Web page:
France has long been one of the most popular tourist destinations. It’s not hard to see why. The country is a land of picturesque countryside, romantic chateaux, fine wines, exquisite cuisine, and beautiful villages.
When thinking of France, most people immediately picture the capital city of Paris with its iconic landmarks, but there’s much more to the country than this beautiful city. The Loire Valley is home to vineyards and castles, and for even more wine, there the world-renowned Bordeaux region. You also have the French Alps, the Germanic cultural region of Alsace, and let’s not forget the French Riviera.
There are so many amazing places to see throughout the country that it can be hard to decide where to go, but here are some of the best places to visit in France.
You can’t have a list of best places to visit in France without including the romantic city of Paris. Often called the “City of Lights” or the “City of Love,” Paris is possibly the most popular tourist destination in the world.
The city is known for its high fashion, romantic ambiance, gastronomy, art and culture, and of course, its iconic landmarks like the Notre Dame Cathedral, the Arc de Triomphe, and the Eiffel Tower. Paris is also home to some of the finest museums anywhere in the world, such as the Musee d’Orsay and the Louvre Museum.
Located along the Mediterranean coast, the French Riviera is known as a playground for the rich and famous, as well as a popular vacation spot for international tourists. While the region is famous for the Cannes Film Festival, Monaco, and St. Tropez, there are several lesser known destinations in the French Riviera, like the perched villages of Saint-Paul de Vence and Eze. This area of France is great if you’re looking for a year-round mild to warm climate.
An UNESCO World Heritage Site, the Loire Valley is well known for historic villages, picturesque vineyards, beautiful chateaux, and splendid scenery. Famous chateaux found in the valley include Chenonceau, Chinon, Amboise, and Chambord.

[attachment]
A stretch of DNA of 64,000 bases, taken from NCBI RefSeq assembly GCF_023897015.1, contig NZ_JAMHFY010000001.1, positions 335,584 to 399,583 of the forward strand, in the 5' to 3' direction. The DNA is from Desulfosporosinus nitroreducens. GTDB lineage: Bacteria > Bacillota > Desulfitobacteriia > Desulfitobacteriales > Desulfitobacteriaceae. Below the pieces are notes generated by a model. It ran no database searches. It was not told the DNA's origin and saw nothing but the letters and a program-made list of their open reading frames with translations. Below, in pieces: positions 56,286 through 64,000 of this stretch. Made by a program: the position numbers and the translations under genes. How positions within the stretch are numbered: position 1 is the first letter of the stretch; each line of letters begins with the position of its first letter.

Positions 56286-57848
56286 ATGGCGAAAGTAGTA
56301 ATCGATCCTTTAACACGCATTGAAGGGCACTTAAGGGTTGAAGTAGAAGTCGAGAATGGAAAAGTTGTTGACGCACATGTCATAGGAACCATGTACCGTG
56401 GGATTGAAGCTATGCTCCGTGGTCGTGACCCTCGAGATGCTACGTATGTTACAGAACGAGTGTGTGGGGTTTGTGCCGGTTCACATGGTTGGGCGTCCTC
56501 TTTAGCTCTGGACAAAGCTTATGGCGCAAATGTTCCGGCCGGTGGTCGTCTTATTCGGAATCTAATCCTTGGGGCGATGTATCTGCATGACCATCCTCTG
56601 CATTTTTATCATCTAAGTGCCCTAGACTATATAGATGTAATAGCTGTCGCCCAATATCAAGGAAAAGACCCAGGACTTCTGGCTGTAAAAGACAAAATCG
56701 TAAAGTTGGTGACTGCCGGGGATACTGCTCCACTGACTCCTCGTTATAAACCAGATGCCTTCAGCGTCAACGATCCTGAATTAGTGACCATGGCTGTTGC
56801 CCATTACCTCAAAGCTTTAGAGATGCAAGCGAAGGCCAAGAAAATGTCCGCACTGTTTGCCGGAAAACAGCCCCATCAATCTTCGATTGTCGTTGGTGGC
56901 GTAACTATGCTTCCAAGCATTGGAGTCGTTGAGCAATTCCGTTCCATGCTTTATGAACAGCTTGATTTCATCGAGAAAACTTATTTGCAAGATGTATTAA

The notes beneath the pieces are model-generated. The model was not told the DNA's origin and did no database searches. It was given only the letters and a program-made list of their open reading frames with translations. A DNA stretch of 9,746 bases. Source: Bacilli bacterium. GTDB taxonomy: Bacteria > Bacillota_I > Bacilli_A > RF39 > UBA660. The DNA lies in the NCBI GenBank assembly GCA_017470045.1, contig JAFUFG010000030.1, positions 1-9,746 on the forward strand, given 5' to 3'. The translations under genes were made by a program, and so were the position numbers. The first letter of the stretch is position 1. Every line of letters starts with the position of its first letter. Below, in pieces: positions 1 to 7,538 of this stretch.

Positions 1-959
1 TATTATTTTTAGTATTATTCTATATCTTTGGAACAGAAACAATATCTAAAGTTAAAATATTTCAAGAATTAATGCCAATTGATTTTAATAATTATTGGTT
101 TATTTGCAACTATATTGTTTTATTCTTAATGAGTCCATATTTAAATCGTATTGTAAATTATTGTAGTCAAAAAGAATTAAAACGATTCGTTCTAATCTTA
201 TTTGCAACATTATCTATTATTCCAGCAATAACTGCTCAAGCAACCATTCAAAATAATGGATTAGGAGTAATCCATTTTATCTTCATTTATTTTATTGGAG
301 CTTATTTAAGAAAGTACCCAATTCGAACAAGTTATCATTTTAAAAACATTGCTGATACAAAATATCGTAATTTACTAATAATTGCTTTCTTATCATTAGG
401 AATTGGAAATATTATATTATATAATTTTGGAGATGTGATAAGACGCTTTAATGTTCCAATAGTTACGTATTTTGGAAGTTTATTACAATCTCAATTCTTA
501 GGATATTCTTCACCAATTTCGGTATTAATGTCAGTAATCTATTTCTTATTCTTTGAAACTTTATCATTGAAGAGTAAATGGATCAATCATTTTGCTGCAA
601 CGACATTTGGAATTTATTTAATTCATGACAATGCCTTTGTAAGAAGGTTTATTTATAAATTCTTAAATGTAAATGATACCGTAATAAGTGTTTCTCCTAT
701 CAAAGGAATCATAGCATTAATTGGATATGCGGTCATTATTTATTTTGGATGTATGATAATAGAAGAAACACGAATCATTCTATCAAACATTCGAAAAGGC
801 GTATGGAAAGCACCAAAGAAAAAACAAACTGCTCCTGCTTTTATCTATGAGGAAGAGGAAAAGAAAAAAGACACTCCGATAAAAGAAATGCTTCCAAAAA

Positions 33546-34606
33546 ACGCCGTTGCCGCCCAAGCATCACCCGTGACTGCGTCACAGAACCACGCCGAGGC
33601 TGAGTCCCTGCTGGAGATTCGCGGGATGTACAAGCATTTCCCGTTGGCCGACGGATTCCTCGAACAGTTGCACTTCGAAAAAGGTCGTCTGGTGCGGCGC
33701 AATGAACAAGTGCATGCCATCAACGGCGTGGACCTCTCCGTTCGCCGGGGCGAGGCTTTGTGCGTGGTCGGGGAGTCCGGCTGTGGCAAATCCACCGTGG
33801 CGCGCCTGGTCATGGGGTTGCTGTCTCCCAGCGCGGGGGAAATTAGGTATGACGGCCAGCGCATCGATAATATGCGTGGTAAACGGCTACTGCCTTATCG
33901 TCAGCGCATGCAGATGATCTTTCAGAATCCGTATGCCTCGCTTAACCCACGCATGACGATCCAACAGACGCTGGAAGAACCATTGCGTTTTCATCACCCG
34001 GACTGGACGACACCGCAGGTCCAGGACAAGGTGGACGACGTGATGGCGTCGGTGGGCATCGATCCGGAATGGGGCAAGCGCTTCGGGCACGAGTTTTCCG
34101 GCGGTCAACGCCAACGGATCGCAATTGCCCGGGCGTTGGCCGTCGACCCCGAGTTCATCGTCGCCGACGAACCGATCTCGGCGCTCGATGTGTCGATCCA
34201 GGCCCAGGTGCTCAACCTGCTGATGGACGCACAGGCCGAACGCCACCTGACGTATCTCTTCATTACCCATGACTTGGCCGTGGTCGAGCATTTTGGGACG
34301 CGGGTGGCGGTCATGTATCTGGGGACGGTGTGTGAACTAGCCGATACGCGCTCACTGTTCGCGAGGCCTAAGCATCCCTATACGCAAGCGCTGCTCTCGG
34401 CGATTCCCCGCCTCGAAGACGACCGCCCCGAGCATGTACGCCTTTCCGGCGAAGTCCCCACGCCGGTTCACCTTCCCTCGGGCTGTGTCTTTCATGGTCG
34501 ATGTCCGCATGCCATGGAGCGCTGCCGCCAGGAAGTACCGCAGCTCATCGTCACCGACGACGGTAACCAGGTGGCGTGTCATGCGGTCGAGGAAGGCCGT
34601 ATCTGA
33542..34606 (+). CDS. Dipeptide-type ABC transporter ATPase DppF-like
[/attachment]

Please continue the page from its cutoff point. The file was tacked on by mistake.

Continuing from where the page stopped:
A land of manicured wineries and rolling vineyards, the Loire Valley is home to many wineries offering wine tastings and tours. The area is best explored by bike to really see the beauty of the valley.
Lyon has a long history and is known for its vibrant cultural scene, gastronomy, and historic architecture. The city is made up of different districts, each with its own treasures.
In the heart of Lyon, Presqu’île boasts many great bars and restaurants, while Fourviere is home to Gothic churches. Croix-Rousse is famous for its hidden passageways and Roman relics, and don’t forget Vieux Lyon.
Situated along the border of Germany and France, Strasbourg is home to the European Parliament and one of the most authentic Christmas markets.
Grand Île, the historic center, is an UNESCO World Heritage Site and what really makes the city one of the best places to visit in France. A blend of German and French architecture, you can find several beautiful buildings, harming Alsatian streets, cafes, and shops.
A particularly pretty spot in Strasbourg is the Petite France district, with its winding cobblestone lanes, wood-studded houses, and blooming flower baskets down the edge of canals.
Mont Saint-Michel is a rocky island off the northwest coast of France in Normandy. The construction of medieval structures as if they are stacked on top of one another is one of the main reasons travelers from all over the world visit this tidal island. The most well known structure here is the famous Abbey of Mont Saint-Michel, built by monks back in 708 AD.